June 2, 2017 • 2 Min

Focusing on a Drug that Treats Specific Tumor Mutations

Image of DNA analysis showing a series of darker and lighter orange-colored columns with thin horizontal red, yellow, white, and orange stripes indicating different genes

thegloaming; Flickr

Can a drug approved to treat lung cancers with specific genetic mutations also work against pancreatic and other gastrointestinal cancers that carry the same mutations?

In this clinical trial, a signal-inhibiting drug will be tested in patients with advanced gastrointestinal cancers who have no other treatment options. The participants must have either of two specific mutations in their tumors.

Tumor Genetic Mutations Determine Treatment

Researchers have found the same genetic mutations in cancers that occur in different parts of the body. Further research has shown that cancers with specific mutations may respond better to one drug over another. Some clinical trials are looking at whether drugs that are effective in one cancer type carrying specific mutations may also be effective in other cancers carrying the same mutations.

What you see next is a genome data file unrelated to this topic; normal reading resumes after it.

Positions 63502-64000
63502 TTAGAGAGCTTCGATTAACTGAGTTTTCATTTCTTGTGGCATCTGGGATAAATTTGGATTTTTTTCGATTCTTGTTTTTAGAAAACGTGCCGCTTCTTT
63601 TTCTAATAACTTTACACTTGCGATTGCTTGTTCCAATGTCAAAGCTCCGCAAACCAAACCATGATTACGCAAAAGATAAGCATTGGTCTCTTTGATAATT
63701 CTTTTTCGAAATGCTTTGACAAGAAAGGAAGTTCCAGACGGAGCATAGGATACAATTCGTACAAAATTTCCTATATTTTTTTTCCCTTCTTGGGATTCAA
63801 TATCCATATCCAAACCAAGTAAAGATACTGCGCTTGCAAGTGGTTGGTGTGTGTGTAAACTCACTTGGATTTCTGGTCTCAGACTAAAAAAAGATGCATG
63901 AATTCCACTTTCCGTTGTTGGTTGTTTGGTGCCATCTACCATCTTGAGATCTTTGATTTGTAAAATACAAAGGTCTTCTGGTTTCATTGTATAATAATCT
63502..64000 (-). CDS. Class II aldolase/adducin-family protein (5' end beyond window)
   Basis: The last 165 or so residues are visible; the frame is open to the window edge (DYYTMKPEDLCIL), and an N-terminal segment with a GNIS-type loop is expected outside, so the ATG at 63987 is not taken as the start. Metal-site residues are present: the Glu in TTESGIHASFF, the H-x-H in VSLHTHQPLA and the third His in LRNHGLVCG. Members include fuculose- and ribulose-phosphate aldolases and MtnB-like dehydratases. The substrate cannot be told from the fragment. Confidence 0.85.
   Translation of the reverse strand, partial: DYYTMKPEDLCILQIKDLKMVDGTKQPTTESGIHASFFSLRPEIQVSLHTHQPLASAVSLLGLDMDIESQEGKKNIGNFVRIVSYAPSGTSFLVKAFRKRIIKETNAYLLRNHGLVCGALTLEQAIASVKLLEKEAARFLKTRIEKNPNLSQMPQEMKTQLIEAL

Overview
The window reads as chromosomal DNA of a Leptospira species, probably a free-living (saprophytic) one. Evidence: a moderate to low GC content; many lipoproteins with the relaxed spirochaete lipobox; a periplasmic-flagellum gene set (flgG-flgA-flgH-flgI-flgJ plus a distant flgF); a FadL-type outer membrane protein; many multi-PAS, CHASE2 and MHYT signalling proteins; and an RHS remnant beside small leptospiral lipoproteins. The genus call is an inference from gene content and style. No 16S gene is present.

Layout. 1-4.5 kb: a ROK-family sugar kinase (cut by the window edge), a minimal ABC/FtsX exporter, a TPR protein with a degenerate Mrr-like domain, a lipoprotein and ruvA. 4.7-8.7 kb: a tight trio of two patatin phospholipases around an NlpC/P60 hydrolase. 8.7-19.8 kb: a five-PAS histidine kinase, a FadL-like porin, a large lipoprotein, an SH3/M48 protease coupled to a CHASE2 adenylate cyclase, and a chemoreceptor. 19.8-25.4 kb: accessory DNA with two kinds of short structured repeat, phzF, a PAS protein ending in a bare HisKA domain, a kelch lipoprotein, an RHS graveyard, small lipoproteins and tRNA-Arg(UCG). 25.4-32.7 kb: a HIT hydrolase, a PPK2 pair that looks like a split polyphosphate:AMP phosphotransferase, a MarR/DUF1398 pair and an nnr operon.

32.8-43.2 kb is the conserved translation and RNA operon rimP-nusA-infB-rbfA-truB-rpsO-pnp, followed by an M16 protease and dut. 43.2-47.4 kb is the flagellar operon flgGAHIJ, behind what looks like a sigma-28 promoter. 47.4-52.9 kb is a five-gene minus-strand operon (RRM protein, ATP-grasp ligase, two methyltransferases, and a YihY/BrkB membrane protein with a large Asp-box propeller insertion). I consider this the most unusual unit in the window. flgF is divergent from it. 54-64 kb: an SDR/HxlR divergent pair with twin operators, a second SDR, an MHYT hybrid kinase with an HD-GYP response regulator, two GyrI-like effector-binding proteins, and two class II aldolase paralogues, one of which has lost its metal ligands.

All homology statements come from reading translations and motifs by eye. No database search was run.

Using a Signal Inhibitor to Stop Cancer

Ceritinib is a tyrosine kinase inhibitor that is approved for treating ALK-positive non-small cell lung tumors. Ceritinib interferes with enzymes such as ALK and ROS1 that control cancer growth.

This trial is for patients with advanced gastrointestinal cancer. All participants must have either the ALK or ROS1 genetic mutation, and must have had prior chemotherapy. Everyone in this trial will receive treatment with ceritinib. Researchers are looking for the toxicity level of the drug and for response to the drug.

We encourage you to consult your physicians for clinical trials that may be right for you. The website provides more details about this trial as well as many others. You can visit the EmergingMed Trial Finder for a listing of all active pancreatic cancer clinical trials.

This study was terminated due to lack of enrollment.

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